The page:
23 May 2016

Southern Heritage, Southern Family, Southern Tradition: Part 1

As we approach Memorial Day each year, a lot of fond memories always come to my mind of childhood summers growing up in the Shenandoah Valley. With that in mind, I'm going to post a series on "Southern Heritage, Southern Family, Southern Tradition." Part one is simply some a couple of audio/videos featuring a couple of songs from a recently released album by various country artists. It's a great way to introduce the series - for a whole host of reasons.

As a number of bloggers (who claim to be professional historians) take almost daily victory laps over the removal of Confederate icons from the South's landscape, many Southerners simply shake their heads and continue to live their lives, despite the cultural cleansing. The South is so much more than the four years that made up the War Between the States, though that is a very important part. (I'll address that some in Part 2.) But if you think that Confederate icons are the real issue, you're quite naive. But I digress. 

Part of the South's great heritage is its music. A recently released album both celebrates the South's music traditions, and our way of life as well. To those readers who grew up in the small town, rural South, these songs will resonate. To those who didn't, it's an opportunity to learn.
Perhaps it was defeat and dislocation that solidified the need for deep roots, for tangible heroes and subtle pleasures.  Time moved with the rhythm of nature, slow and plodding.  Southerners had time to think, reflect, and pray under the hot sun and long growing seasons.  They lived in the dirt.  They communed with the dead and wept for the living.  They were patient.  They had a reflective acceptance of the present, knowing that for many tradition served as a reminder of better times.  They knew that death was a journey with God. This pain made great music.  It still does. ~ Dr. Brion McLanahan
Here's a couple of my favorites from this new album, Southern Family:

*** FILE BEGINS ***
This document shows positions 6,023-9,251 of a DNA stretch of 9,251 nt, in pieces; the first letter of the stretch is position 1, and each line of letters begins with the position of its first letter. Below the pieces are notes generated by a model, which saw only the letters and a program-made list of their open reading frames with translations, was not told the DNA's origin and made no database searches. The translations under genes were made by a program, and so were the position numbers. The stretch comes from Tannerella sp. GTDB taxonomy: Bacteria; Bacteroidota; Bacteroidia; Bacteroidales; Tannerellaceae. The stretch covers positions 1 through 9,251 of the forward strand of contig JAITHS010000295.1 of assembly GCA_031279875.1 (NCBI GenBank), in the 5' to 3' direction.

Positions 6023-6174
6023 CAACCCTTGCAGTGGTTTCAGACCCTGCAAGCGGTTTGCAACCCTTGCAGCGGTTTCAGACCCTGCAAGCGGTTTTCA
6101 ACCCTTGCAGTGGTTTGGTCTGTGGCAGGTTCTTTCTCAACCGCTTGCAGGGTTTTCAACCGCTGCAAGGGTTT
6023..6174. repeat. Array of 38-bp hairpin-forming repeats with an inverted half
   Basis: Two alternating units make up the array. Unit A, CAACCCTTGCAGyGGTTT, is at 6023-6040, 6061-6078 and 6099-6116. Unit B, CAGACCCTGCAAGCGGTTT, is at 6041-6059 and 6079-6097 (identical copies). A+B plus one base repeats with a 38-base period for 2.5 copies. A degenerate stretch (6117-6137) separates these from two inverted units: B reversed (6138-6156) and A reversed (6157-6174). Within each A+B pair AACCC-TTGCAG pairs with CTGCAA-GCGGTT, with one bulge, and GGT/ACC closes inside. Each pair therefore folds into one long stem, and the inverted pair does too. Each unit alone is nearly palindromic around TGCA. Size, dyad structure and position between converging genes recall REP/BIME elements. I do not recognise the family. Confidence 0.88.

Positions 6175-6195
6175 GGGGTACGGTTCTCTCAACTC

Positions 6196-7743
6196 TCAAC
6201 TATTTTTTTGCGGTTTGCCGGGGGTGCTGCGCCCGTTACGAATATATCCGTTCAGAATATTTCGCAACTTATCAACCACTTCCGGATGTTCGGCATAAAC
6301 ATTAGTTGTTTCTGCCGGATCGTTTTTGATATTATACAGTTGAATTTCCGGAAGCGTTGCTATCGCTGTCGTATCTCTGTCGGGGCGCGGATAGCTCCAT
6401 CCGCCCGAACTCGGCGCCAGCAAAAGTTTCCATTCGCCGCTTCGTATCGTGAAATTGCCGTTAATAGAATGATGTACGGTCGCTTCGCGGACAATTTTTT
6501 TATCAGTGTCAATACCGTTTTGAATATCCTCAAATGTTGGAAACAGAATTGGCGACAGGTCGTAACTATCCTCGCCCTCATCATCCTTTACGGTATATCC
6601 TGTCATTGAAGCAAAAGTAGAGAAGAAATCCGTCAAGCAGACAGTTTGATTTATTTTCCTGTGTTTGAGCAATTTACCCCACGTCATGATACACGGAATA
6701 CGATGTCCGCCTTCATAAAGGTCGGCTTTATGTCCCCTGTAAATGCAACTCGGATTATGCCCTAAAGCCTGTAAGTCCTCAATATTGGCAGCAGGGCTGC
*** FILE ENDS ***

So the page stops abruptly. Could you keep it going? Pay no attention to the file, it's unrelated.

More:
6 comments:

Phil said...

While the predictable bloggers celebrate the destruction of Confederate iconography, I hope that more Southerners will grow less content to limit their reactions to merely shaking their heads. We can defend our position, as I try to do in the link below.

https://civilwarchat.wordpress.com/2016/04/29/confederate-monuments/

Music, however, is always a matter of personal taste. I don't think anyone can correctly identify racism in the tunes and flag waving in the music video in the link below.

https://www.youtube.com/watch?v=etffxJVAwIc

Richard G. Williams, Jr. said...

Thanks Phil. I think contextualizing is absurd on its face. First of all, those who have a known bias will, in most cases, be the ones writing the context. Secondly, its condescending, assuming we need "instruction" on the monuments because we're all too stupid to figure it out ourselves. And, as you point out, ALL monuments would need to be contextualized, including adding commentary on JFK's philandering.

I think the answer is to put up more monuments that honor African-Americans and leave the existing ones alone. I've been involved in two projects like this myself.

Phil said...

Right.

In Little Rock the Arkansas state capitol grounds has two statues pertinent to your point.

First, is one to the ordinary Confederate soldier.

Second, is one depicting the nine African-American students who de-segregated Central High school in 1957. It was erected in 2005 and planned in 1997 without any advice from the you-know-who bloggers presently seeking to destroy or "contextualize" Confederate memorials.

Richard G. Williams, Jr. said...

I co-wrote the text for these two monuments:

http://www.markerhistory.com/john-jasper-marker-f-99/

http://www.markerhistory.com/original-african-american-cemetery-marker-i-22-a/

And helped finance them both.

Michael Clinton said...

Is there some type of list of the Confederate monuments that have been destroyed in this cultural cleansing?

Richard G. Williams, Jr. said...

Michael - none of which I'm aware, though a Google search would likely provide a good start.